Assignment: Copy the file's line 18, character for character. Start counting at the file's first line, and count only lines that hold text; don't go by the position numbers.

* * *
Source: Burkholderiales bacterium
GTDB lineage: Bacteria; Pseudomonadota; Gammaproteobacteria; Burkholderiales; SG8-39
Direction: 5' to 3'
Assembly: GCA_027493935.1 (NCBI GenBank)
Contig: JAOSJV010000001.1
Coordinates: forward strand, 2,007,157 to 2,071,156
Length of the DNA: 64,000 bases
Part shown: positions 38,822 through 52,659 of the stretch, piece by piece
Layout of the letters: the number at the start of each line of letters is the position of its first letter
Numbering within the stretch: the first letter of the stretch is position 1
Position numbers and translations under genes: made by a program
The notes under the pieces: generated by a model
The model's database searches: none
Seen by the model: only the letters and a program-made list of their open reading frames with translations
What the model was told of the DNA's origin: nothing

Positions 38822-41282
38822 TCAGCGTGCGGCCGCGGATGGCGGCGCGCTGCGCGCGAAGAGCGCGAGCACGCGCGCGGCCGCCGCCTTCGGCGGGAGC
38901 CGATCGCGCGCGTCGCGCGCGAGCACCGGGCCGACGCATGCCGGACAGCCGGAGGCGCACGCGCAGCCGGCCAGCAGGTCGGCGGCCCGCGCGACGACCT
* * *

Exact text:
38901 CGATCGCGCGCGTCGCGCGCGAGCACCGGGCCGACGCATGCCGGACAGCCGGAGGCGCACGCGCAGCCGGCCAGCAGGTCGGCGGCCCGCGCGACGACCT